Thursday, 12 September 2013


Μάχη τοῦ Μαραθῶνος, the Battle of Marathon was fought on 12th September 490BCE, or possibly the month before depending on which ancient Greek city's lunar-solar calendar you can make sense of and believe.  2500 years ago, the Persian Empire was expanding inexorably Westwards and had enveloped and consumed the Greek cities on the Eastern side of the Aegean.  The Athenians sent an army out to engage the Persian Army which had just landed in Attica near the town of Marathon. Strategically an action was called for that would hold the Persians at the beach-head until the Spartans stopped combing their hair and celebrating a local religious festival, and hurried North to boost numbers.
But after a five day stand-off, the Athenians seized an opportunity, whose exact nature is a little murky from the dawn of written history, and caught the much larger Persian army in a tactic called double-envelopment.  The Persians broke and fled back towards their ships and the Athenians butchered them along the away. The dead-count at the end of the day was 6400 Persians : 192 Athenians + 11 Plataeans.  So 'twas a famous victory.

If Miltiades the Athenian general hadn't seized the moment, everything would have been different. Two days ago, I said something similar about Dennis Ritchie's impact on today's Wired World, but Marathon's impact was huge, a different result and everything would have been different.  The bloodied nose discouraged the Persians from pushing onwards with their Westward tramp for another decade and boosted the confidence of the nascent democracy in Athens enough to allow them create the beginnings of pretty much everything that we in The West call civilisation.  Starting with Sophocles Σοφοκλῆς who was 7 when the battle was fought, Euripides Εὐριπίδης who would not be born for another ten years and especially Aeschylus Αἰσχύλος who was there, doing his democratic pro patria duty at the age of 35.  So proud was he of this achievement, that his epitaph omitted all mention of his stunning, timeless plays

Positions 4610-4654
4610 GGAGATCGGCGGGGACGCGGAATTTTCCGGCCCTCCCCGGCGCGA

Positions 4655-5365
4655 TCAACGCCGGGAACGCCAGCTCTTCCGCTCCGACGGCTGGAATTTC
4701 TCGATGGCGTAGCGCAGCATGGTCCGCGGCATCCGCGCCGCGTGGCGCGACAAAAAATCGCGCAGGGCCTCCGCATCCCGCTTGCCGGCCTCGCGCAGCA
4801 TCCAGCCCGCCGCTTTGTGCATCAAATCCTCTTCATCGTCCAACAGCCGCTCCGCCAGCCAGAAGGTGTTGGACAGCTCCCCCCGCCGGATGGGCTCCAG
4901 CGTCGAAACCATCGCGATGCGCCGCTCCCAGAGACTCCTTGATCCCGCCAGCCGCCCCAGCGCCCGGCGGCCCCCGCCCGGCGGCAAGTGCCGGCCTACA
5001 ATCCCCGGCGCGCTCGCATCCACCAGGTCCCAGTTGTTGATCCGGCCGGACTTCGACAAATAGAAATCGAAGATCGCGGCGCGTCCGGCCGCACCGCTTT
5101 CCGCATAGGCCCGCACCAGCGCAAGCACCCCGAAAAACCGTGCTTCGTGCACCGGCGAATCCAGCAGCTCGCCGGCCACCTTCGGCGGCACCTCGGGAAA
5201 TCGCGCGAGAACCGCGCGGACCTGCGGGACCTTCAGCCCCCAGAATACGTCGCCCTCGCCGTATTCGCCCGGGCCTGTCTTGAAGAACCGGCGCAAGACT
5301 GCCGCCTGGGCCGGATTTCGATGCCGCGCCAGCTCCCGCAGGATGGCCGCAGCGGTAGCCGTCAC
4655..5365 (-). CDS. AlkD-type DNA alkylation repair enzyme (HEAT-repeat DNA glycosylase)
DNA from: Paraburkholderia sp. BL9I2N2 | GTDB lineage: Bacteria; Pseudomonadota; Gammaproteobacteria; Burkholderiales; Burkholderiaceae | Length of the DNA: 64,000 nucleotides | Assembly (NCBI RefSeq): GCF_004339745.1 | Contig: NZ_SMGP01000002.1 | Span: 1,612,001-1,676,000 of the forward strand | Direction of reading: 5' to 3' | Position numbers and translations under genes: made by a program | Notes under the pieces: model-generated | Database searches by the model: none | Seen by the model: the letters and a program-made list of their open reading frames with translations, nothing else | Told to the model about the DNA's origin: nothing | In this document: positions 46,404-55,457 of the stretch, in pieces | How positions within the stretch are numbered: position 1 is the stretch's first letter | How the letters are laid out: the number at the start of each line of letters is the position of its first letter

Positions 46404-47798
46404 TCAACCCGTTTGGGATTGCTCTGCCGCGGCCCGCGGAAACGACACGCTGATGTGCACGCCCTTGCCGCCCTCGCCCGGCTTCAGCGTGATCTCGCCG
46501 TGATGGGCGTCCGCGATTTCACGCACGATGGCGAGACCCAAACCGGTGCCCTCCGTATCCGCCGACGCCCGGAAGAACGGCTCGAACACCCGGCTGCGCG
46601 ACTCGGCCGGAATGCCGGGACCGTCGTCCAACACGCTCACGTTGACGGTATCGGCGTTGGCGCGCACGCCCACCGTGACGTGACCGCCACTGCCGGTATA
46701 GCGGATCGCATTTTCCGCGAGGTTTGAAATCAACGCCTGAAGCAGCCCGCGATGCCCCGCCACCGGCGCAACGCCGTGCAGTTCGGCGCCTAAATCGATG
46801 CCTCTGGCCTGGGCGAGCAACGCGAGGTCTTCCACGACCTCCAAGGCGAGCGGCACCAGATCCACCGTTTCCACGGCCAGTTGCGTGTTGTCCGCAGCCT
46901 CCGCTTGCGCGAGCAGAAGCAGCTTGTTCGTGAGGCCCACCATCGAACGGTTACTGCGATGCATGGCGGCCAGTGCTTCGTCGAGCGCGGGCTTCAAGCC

Αἰσχύλον Εὐφορίωνος Ἀθηναῖον τόδε κεύθει 
μνῆμα καταφθίμενον πυροφόροιο Γέλας· 
ἀλκὴν δ’ εὐδόκιμον Μαραθώνιον ἄλσος ἂν εἴποι 
καὶ βαθυχαιτήεις Μῆδος ἐπιστάμενος
If the favorites had won at Marathon, there would be no Antigone, no Eumenides, no Oresteia. And Socrates, born 20 years later, wouldn't have had the leisure to think things through in a way that has saved the rest of us from that onerous task.

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